For his directorial debut, actor Keanu Reeves has picked a refreshingly eccentric project: a straight-ahead martial-arts/kung fu genre film called Man of Tai Chi, the story of a peaceful and pacifistic spirit – embodied by a gifted but naive tai chi master – lured to the dark side of underworld fight clubs by the promise of fame and fortune.
There are questions of philosophy, religion and morality addressed in the film, but there is also a whole lot of ass-kicking going on.
The movie – which opens Nov. 1 – is the result of years of friendship between the director/co-star and his lead, an affinity that began when Tiger Hu Chen worked as part of martial-arts choreography master Yuen Woo-ping's stunt team on the Reeves-starring Matrix trilogy.
Sitting next to each other on a hotel room sofa during the Toronto International Film Festival in September, Reeves and Chen described how the project took root.
"The premise of the film," Reeves explains, "and its ambition in terms of its story, is inspired by what I know of and how I know Tiger. … We wanted to work together and develop a story, and we came up with this idea because Tiger has a background in tai chi. This idea of the traditional and the modern, how do they live in the world? And what is against that living in the world?"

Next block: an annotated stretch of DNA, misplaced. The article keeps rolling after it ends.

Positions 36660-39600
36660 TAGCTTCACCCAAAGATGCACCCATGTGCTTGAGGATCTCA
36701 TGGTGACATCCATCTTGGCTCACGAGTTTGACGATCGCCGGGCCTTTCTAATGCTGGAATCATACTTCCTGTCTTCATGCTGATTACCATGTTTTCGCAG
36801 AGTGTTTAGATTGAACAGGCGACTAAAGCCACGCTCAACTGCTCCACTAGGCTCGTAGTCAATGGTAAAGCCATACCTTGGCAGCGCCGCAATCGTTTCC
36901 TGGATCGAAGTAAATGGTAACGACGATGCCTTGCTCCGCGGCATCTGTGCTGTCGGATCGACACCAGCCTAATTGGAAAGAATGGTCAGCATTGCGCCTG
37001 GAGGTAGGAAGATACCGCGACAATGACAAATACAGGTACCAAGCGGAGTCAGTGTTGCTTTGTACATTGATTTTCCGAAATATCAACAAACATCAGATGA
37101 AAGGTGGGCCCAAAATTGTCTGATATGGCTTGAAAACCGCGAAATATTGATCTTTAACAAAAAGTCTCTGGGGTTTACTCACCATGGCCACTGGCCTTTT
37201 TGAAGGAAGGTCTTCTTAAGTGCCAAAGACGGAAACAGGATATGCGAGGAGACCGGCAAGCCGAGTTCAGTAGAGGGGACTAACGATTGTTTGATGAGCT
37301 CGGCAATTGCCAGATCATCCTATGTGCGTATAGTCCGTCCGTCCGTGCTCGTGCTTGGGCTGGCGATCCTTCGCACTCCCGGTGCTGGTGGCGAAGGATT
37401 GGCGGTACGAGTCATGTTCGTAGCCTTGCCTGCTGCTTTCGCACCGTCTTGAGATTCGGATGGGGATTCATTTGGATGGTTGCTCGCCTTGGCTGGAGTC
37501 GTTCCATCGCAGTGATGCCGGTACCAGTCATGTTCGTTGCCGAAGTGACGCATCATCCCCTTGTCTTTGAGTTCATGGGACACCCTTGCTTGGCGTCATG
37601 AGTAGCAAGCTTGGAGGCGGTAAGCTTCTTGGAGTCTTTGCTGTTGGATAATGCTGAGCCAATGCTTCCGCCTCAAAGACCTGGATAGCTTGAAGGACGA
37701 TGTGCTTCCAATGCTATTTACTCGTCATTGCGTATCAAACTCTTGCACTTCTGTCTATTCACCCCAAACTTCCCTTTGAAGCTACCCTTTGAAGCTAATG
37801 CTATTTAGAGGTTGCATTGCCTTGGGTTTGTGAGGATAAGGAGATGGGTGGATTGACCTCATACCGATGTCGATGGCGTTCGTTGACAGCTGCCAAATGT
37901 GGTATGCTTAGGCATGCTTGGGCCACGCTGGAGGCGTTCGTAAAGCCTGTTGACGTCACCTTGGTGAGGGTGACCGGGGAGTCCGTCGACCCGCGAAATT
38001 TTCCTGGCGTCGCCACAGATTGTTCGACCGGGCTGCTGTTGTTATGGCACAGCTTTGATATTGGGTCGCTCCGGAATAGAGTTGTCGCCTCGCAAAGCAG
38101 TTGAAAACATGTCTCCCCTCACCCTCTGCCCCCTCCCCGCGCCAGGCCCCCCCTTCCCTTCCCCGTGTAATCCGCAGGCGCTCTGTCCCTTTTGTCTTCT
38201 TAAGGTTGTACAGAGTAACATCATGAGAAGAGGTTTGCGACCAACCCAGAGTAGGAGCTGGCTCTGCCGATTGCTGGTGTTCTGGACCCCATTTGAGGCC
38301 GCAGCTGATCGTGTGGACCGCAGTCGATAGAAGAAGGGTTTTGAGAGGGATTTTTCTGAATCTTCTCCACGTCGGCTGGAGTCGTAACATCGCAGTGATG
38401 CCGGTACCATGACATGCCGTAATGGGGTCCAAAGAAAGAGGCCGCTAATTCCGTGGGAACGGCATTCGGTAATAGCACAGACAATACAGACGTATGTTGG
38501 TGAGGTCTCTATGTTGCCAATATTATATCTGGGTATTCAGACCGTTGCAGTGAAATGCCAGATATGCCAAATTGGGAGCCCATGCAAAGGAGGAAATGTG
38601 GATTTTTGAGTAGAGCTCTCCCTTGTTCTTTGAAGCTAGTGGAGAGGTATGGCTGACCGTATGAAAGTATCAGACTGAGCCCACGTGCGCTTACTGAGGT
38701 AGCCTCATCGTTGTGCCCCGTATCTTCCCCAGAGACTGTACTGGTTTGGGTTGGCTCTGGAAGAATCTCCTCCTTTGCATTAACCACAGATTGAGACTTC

The concept for the story grew out of Chen's own experiences: the reconciling of martial arts as a fighting practice versus a meditative one, and the eternal struggle of balancing inner harmony with external distractions. This is why Chen's character, Chen Lin-Hu, even shares a name.
"Because we'd be doing the stories based and modelled on myself," Chen explains, "he was always asking me, 'What do you feel? What do you choose in this situation?' And I was like, 'Okay, I'll tell you the true thing.' So it kind of relates to my real life, and that's why we didn't change the name."
Casting himself as the evil corporate tempter Donaka Mark, who lures Chen into the ring for blood and money, Reeves plays a variation of a figure as old as martial-arts movies themselves: the corrupter of the innocent spirit.
"Tiger speaks about how in order to make these films you have to kind of have a passion for the past," Reeves explains. "You want to create this lineage, and in martial-arts movies there's always some kind of internal aspect to it. So we were trying to use that. Especially with tai chi you get to have the light and the dark, and for me light and dark doesn't necessarily always have to mean bad or good. It's a kind of negotiation, they have to co-exist together in a way, but for the movie it definitely lent itself to this light and dark.
"I'm the dark master, he's the light master, and these are very simple things, but we know that from simple constructs we have complexity."